RAPid NIH Update from ORSP
View this email in your browser
RAPid Research Community Alert

Final RPPR Replaces FPR

Effective January 1, 2017


A key notice was published in a recent guide. We want to make sure you saw this.The content that follows is primarily from the National Institutes of Health Guide and electronic Research Administration (eRA Commons) newsletter.

if you are an avid reader of NIH news and notices, you may have seen this announcement.

If not, this is an alert we want to make sure you catch! We expect this to be an easy transition, but it is short notice.

The Final Research Performance Progress Report (F-RPPR) will replace the Final Progress Report (FPR) for grants closeout, effective January 1, 2017. The F-RPPR will be available for use in eRA Commons on January 1, 2017.
 

What This Means for You

If you have a final progress report due, and you wish to use the old FPR format of an uploaded document, you must submit the FPR before January 1, 2017. NIH will no longer accept any of the old format FPRs on or after January 1, 2017.


Type 2 Renewals (Competing Continuations)


Additionally, according to NOT-OD-17-022, Principal Investigators must submit an "Interim-RPPR" while their Type 2 renewal application (previously referred to as a “competing continuation) is under consideration.

In the event that the Type 2 renewal application is funded, NIH will treat the Interim-RPPR as the annual performance report for the final year of the previous competitive segment.

If the Type 2 is not funded, the Interim-RPPR will be treated by NIH staff as the institution's Final-RPPR.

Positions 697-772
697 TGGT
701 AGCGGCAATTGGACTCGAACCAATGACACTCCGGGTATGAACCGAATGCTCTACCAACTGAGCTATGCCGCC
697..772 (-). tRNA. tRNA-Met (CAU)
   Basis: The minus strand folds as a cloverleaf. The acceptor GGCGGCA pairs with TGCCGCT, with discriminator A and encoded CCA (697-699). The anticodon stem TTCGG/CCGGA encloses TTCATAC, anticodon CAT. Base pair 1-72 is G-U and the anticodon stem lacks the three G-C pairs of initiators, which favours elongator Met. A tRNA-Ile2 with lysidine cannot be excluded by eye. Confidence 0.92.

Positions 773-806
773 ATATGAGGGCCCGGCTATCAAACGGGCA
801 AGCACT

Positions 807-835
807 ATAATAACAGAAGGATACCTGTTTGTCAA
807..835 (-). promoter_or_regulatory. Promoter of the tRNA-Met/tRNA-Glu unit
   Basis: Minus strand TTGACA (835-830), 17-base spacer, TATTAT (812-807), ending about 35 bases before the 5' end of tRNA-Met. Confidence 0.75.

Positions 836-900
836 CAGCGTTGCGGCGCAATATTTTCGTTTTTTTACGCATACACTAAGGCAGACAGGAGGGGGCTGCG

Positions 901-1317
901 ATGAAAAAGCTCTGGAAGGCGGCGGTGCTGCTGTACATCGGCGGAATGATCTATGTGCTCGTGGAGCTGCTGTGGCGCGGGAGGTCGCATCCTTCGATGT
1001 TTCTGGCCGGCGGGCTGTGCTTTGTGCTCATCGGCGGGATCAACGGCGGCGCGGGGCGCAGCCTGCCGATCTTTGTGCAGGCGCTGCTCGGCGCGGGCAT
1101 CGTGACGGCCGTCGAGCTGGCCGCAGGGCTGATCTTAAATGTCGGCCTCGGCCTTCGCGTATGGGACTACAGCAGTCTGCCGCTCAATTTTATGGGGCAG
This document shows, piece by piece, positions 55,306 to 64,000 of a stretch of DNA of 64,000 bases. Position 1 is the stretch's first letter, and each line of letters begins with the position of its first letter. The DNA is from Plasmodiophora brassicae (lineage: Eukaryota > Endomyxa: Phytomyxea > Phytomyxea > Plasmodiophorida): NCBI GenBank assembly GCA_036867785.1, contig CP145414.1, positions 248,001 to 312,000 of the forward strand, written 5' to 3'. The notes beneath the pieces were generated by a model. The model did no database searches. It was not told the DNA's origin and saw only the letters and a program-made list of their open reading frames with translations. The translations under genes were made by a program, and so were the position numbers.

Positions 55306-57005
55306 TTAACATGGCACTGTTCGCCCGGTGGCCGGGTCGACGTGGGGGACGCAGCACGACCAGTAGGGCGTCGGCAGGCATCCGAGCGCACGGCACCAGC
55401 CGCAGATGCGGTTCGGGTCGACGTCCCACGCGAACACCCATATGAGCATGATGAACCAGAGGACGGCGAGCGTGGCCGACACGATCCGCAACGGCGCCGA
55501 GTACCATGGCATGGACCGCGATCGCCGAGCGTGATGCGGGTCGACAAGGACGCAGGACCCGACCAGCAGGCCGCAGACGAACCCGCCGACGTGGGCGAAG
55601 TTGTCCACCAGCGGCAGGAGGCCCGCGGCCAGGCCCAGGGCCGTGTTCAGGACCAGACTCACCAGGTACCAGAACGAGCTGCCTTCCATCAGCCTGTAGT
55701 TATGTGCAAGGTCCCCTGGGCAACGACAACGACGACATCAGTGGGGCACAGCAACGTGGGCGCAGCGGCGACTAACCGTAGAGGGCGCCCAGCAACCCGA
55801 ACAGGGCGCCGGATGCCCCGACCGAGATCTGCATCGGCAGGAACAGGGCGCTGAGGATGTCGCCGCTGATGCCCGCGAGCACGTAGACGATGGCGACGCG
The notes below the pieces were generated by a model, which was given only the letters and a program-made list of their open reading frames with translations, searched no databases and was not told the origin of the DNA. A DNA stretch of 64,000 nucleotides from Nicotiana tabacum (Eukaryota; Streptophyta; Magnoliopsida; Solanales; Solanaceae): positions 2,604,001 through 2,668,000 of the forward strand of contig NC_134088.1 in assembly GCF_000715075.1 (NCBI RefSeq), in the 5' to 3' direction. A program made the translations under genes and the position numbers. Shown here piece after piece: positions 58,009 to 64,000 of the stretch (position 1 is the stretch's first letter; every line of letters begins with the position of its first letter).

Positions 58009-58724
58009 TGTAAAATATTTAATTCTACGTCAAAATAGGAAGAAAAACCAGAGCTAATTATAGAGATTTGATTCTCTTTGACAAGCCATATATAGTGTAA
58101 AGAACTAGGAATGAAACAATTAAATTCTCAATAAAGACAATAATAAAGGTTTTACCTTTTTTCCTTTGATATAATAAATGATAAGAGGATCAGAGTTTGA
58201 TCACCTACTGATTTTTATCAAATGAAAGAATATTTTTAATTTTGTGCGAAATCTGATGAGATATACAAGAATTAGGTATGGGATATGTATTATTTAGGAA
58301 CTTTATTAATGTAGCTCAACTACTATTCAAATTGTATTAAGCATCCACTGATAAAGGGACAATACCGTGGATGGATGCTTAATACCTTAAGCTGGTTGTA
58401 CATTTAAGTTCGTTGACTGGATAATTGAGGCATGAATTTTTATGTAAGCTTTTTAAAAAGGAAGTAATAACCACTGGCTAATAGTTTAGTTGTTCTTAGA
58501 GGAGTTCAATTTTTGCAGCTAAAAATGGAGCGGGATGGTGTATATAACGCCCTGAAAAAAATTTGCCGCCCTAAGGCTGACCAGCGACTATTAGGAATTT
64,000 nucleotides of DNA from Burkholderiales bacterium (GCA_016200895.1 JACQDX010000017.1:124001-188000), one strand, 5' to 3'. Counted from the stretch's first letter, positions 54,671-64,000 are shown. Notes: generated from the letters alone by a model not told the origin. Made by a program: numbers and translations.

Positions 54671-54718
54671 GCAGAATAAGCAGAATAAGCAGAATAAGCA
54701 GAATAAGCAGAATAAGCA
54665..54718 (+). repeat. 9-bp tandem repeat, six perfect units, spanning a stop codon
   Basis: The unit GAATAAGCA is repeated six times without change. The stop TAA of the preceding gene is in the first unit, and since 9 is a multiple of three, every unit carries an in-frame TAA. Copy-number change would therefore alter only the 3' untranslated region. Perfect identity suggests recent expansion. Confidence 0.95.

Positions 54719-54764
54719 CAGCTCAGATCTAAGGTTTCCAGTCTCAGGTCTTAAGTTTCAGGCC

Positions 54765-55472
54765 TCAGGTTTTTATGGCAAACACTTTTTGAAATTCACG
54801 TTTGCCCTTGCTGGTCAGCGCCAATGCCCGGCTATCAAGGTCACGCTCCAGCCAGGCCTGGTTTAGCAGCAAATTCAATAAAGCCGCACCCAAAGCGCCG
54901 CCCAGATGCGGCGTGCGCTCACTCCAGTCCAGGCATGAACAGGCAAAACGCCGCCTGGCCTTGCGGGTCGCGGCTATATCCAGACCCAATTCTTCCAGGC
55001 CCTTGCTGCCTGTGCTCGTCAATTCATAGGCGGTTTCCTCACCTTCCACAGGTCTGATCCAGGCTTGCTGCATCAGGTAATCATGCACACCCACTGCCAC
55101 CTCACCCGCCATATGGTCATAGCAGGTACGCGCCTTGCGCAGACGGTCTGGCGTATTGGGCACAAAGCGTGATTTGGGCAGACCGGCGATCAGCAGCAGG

The Format

The format of the Final RPPR is very similar to that of the annual RPPR. The notable differences being the F-RPPR does not have sections D (Participants), F (Changes), and H (Budget). The F-RPPR does have a new section: Section I (Outcomes). 
 
Project Outcomes (Section I) will be made publicly available, allowing recipients the opportunity to provide the general public with a concise summary of the public significance of the research.
 


In addition, yesterday NIH announced related changes have been made to the Inclusion Management System (IMS). 
 

What This Means for Inclusion Data Reports in IMS

The ‘last budget period’ Inclusion Data Records (IDRs) will be replaced with ‘final’ IDRs. If IDRs already exist, final IDRs will now be automatically created by the system for the last support year of each competitive segment.
 
Users will be able to edit existing final IDRs. If additional IDRs need to be created, users can create them using the existing method.
 
Once the grant is closed, this ability to create or edit IDRs will no longer be available. The Manage Inclusion Data Records (IDRs) screen in IMS will display a ‘Grant Closed’ message. At that point, users will be able to only view final IDRs.
 
Accessing IDRs for the Final RPPR is the same process as for annual RPPRs. When the Final RPPR is initiated, users will go to Section G.4.b and click on the Inclusion link. This action takes you to the Inclusion Manage Inclusion Data Records (IDRs) screen.


For details, including screenshots, please see the latest updates in the IMS Online Help which will be posted at the end of December.
 

More Information

See Guide Notice NOT-OD-17-022. You can also visit the NIH RPPR web page, and check out November’s eRA Items of Interest article Please Call it “Final RPPR”.

Questions?

For questions please contact your department research administrator or the ORSP Project Representative you are working with on your project.
 
Copyright © 2016 University of Michigan, All rights reserved.


unsubscribe from this list    update subscription preferences 

Email Marketing Powered by Mailchimp